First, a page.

Allan Pinkerton first got into detective work before the Civil War. He was living in Chicago when he developed a grudge with the Banditti of the Prairie Gang. They suspected his home was used as a stop on the Underground Railroad, so they sacked it. In response, Pinkerton trailed the Banditti of the Prairie Gang, infiltrated their hideout, and observed their activities. He compiled a detailed report, handed it over to the Chicago Police Department, and they successfully took down the gang.
For his actions, he was given the title of Detective and went on to found the Pinkerton National Detective Agency. His first jobs mostly consisted of protecting abolitionist meetings, aiding John Brown during his raid of Harpers Ferry, and investigating a series of train robberies on the Illinois Central Railroad. His contact for the railroad gig was the company’s lawyer, a man by the name of Abraham Lincoln.
If you look at the guy’s track record, pretty much all detective, security, and bodyguard work in America can all be tracked to Pinkerton. He was kinda like the real life Sherlock Holmes.
(White House photo by Chuck Patch)
Detective Pinkerton was the first man the then-President-elect Lincoln called when he caught wind of an assassination attempt on his life. The killers planned on striking when Lincoln was en route to his inauguration. But when he successfully made it there in one piece (albeit a bit late), Pinkerton’s skills got national recognition.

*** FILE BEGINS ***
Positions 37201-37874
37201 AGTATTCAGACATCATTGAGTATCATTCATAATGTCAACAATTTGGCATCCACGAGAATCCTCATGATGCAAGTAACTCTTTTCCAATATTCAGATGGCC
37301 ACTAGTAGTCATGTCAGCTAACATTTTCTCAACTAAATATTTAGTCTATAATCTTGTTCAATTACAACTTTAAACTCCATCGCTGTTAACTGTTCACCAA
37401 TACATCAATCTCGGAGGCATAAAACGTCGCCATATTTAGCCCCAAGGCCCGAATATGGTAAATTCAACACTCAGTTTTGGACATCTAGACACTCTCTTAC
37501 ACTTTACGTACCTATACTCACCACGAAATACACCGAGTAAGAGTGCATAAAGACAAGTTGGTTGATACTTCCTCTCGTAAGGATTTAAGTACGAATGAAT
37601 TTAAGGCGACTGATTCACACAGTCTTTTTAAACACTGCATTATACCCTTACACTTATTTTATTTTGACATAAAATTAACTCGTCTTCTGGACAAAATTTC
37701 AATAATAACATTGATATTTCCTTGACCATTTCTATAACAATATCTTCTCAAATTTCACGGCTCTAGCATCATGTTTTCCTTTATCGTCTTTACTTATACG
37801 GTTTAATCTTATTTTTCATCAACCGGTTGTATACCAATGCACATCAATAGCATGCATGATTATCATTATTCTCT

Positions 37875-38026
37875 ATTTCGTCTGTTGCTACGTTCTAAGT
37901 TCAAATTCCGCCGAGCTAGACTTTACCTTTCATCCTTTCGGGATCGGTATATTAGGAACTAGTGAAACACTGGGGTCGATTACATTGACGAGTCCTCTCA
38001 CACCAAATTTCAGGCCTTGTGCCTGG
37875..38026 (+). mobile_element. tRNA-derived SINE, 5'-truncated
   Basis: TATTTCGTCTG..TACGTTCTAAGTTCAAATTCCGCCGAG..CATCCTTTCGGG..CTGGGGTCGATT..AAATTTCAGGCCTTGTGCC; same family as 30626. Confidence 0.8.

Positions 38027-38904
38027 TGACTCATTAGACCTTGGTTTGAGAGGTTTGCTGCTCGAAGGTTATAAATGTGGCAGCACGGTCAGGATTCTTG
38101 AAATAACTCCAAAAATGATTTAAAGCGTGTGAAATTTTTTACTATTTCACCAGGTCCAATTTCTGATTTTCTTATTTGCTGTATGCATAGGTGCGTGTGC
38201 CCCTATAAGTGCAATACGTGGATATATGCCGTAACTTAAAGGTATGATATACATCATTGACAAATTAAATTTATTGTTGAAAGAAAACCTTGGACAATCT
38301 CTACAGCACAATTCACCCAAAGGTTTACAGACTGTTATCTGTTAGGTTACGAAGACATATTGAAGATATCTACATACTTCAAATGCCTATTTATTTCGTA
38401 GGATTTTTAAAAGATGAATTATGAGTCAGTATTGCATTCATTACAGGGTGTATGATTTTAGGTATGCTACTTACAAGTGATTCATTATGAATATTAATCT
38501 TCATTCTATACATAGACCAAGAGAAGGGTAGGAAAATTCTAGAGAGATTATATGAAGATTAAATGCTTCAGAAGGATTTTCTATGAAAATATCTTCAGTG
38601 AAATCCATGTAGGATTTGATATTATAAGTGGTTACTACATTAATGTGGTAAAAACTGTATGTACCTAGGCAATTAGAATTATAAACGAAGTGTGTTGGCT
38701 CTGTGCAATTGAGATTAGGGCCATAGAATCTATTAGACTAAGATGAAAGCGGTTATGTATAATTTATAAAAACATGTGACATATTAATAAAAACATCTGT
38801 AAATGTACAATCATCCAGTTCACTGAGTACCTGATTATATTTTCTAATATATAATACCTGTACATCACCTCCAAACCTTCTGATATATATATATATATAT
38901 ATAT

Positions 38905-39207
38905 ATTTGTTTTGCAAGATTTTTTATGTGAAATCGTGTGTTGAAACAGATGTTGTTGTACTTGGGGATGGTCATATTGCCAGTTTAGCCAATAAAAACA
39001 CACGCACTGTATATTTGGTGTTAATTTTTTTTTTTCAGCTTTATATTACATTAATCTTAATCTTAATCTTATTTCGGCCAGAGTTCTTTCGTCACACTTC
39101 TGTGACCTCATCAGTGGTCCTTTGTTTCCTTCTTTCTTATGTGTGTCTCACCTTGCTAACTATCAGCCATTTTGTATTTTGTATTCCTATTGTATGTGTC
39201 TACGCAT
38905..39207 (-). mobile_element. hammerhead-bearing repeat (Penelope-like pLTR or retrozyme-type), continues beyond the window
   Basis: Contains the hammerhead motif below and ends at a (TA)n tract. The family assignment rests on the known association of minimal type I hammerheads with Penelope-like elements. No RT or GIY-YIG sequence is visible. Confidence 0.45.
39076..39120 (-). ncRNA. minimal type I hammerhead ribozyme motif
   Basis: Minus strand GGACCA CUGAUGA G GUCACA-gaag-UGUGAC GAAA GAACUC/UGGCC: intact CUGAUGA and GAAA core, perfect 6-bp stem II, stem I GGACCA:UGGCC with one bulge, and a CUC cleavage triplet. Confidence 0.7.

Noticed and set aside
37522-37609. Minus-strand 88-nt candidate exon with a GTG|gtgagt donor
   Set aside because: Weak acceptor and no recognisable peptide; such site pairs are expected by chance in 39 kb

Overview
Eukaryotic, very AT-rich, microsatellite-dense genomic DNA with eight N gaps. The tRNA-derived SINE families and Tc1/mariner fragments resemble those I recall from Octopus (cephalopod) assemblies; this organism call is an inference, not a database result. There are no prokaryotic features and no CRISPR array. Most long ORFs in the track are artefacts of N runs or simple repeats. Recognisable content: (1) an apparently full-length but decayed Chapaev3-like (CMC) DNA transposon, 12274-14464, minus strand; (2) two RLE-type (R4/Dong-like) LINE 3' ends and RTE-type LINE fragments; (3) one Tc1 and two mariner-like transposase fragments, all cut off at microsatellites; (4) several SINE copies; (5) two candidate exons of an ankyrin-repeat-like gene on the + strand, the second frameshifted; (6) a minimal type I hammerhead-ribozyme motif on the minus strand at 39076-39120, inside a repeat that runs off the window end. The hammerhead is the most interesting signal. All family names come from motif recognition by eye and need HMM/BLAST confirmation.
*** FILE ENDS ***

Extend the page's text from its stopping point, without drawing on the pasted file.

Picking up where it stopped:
He was given command over the Union Intelligence Service, a predecessor of the U.S. Army Counterintelligence Command. Despite his high authority, he would often go out on spy missions in the deep South himself. Eventually, Pinkerton handed the reins to Lafayette Baker, who’d later also head the Secret Service (a Pinkerton product, as well).
Pinkerton was probably the last man on Earth criminals would want to piss off.
(Library of Congress)
When the war came to an end, Pinkerton went right back to working with the Pinkerton Detective Agency and set his eyes on the Western Frontier. Together with his agency, Pinkerton tracked down the Reno Gang, the Wild Bunch (which included Butch Cassidy and the Sundance Kid), and the James-Younger Gang, the outfit of the legendary outlaw, Jesse James.
One day, the James-Younger Gang robbed the Adams Express Company, a railroad fund out of Baltimore, and the Pinkertons were hired to recover what was stolen. The gang eluded the Pinkertons for a while, until Allan Pinkerton sent two of his best agents to infiltrate their hideout. Both of Pinkerton’s men were killed in a shootout with the outlaws, but not before taking a few of the Younger brothers with them.
The Pinkerton Detective Agency is still active today, it’s just rebranded as “Securitas AB.”
The railroad fund pulled the contract, but by that point, it had become a personal vendetta for Pinkerton. He personally led a raid in January, 1875, with nearly every agent at his disposal. They surrounded the homestead hideout and torched it when the gang started opening fire. They captured the gang members who were there, but Jesse James himself was missing.
The raid left the gang in such a terrible state that they were all but disbanded after they tried to recoup their losses with a failed bank robbery. Jesse James’ life as an outlaw was effectively ended with Allan Pinkerton’s raid. From then on, he’d live in hiding, sneaking out for the occasional robbery, until his eventual death at the hands of Robert Ford.